Inflation swap prices reflect compensation required by investors for bearing the risk related to inflation. As the riskiness of a swap can also be affected by factors other than expected inflation over the life of the swap, the swap price may differ from the rate of inflation expected by the markets. Such components having an impact on the price of a security are called premia.

Premia are a reflection of the risks inherent in swaps, which may be a consequence of the liquidity or maturity of a swap, for instance. The size of premia fluctuates over time, and they are of different size for swaps with different maturities; hence, swap price movements are due, in part, to changes in these premia rather than changes in the inflation expected by the markets.

In the above discussion, the significance of premia in swap prices was disregarded, and prices were considered to merely reflect expected inflation. This can be justified in two ways.

Firstly, if market participants are assumed to be risk-neutral and the markets to be efficient, no premia exist on the markets. As risk-neutral market participants require no compensation for bearing risks, swap prices can be directly interpreted as representing market inflation expectations. For this reason, expectations derived directly from swap prices are understood to mean expectations under risk-neutrality. As a rule, market participants’ behaviour does not support the assumption of risk-neutrality. In practice, premia do have some impact on swap prices.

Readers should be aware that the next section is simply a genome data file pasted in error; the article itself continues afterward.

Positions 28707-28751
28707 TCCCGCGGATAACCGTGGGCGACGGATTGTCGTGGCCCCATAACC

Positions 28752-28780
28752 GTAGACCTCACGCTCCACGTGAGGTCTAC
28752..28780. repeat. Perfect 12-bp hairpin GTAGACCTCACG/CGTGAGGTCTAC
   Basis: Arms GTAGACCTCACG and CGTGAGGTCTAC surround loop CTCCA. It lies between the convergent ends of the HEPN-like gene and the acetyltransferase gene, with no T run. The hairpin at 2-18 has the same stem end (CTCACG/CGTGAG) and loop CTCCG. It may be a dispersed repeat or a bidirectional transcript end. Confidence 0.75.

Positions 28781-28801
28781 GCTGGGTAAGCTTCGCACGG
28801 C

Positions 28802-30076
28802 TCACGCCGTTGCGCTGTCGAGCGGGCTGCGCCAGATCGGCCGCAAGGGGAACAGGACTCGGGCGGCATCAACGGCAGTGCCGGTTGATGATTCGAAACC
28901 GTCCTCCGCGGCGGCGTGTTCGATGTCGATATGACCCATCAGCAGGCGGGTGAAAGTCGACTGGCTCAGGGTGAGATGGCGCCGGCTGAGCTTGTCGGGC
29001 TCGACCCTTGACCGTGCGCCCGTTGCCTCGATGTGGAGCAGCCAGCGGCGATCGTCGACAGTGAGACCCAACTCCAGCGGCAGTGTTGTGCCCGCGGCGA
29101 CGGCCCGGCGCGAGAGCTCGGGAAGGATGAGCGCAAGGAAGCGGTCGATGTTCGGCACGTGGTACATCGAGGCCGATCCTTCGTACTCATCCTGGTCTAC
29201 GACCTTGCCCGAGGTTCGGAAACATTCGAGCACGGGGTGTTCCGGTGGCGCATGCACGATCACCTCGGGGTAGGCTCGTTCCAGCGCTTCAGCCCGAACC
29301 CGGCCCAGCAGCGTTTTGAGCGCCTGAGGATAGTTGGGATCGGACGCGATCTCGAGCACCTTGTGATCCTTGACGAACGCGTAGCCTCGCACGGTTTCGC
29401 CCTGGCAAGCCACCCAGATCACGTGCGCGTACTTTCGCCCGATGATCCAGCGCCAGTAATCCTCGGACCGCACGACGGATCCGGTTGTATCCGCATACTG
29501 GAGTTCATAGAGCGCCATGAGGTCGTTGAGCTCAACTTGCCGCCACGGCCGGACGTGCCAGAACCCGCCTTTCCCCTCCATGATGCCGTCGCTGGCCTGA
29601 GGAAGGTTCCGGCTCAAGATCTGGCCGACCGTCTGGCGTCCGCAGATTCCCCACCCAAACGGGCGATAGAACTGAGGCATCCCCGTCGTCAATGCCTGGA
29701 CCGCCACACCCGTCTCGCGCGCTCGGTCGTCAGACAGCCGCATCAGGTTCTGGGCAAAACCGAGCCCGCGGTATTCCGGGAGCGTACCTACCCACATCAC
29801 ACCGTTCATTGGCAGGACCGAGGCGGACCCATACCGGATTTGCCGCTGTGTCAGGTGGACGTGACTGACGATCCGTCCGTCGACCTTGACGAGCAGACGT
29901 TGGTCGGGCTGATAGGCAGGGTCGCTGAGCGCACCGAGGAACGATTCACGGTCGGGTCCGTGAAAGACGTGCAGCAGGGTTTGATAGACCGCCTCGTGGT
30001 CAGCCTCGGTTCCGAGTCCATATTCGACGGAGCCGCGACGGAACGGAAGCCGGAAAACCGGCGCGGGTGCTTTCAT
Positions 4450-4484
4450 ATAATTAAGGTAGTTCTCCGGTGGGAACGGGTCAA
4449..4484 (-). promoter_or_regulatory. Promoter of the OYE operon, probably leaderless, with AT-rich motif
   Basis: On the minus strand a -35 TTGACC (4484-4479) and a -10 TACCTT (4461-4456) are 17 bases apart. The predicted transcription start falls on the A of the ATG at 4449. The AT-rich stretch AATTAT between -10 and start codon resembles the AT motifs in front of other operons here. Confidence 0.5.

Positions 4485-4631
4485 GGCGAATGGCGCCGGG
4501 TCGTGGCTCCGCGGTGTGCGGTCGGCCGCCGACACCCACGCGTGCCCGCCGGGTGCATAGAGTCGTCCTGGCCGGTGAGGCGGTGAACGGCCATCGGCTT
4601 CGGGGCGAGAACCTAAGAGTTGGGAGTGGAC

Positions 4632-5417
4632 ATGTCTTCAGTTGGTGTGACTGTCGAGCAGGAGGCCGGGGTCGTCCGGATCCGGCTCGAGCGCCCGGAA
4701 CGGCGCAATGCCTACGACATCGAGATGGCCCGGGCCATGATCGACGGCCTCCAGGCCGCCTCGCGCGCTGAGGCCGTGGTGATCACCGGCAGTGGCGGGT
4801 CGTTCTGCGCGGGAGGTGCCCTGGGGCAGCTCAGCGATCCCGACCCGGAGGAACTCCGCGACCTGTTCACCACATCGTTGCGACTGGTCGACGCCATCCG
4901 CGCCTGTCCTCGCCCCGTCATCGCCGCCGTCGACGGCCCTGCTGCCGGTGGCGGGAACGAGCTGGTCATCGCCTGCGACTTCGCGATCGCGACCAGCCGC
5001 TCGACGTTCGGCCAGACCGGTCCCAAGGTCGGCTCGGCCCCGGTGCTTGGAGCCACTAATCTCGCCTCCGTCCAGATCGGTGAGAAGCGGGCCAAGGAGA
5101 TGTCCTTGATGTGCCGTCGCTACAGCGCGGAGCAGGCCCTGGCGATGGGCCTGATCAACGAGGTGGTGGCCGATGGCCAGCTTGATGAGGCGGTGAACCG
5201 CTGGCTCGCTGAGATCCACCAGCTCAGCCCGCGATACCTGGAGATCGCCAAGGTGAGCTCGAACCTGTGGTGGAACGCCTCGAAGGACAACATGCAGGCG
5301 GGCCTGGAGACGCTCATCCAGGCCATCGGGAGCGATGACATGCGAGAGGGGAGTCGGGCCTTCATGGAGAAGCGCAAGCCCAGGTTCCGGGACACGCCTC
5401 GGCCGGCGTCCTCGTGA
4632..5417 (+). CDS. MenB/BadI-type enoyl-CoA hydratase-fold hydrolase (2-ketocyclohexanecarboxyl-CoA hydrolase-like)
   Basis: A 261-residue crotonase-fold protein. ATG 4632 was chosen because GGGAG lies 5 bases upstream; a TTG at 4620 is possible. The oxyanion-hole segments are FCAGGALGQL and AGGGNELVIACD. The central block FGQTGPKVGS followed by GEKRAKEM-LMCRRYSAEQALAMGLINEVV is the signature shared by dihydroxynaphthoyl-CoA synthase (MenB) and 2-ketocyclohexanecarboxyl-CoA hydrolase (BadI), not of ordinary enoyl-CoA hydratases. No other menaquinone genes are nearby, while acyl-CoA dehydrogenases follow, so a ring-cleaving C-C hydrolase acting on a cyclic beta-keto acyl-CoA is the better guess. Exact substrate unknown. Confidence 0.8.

Secondly, if the premia are small, the price of a swap can be thought to directly mirror the inflation expected on the markets. In general, however, premia are assumed to fluctuate significantly over time on the financial markets.

The size of premia cannot be directly observed from market prices, and instead a model needs to be employed for their calculation. The term structure model of inflation swaps can be used in an effort to estimate the size of premia in swap prices. By deducting the size of a premium from the market price of a swap, we can obtain the ‘actual’ inflation expectation shown by the inflation swap price – thus, no longer the inflation expectation under risk-neutrality. Given that the size of a premium is dependent on the model used for its estimation, the results across different models differ and the differences may be even considerable. Therefore, a high degree of uncertainty is related to such estimates. In Chart 5 we analyse the results obtained by the model used here in respect of monthly observations for 5-year forward inflation 5 years ahead.

Chart 5. ‘5-year 5 years ahead’ inflation expectation, derived from swap prices, (expectation under risk-neutrality) and corresponding ‘actual’ inflation expectation calculated with the model (expected inflation)

The inflation expectation under risk-neutrality in Chart 5 is the same as the 5-year inflation expectation 5 years ahead derived directly from market prices. By contrast, expected inflation in the same chart illustrates corresponding actual inflation expectation on the markets, after deduction from market prices of the premium calculated using the model. The difference between the curves in the chart thus depicts the size of the premium.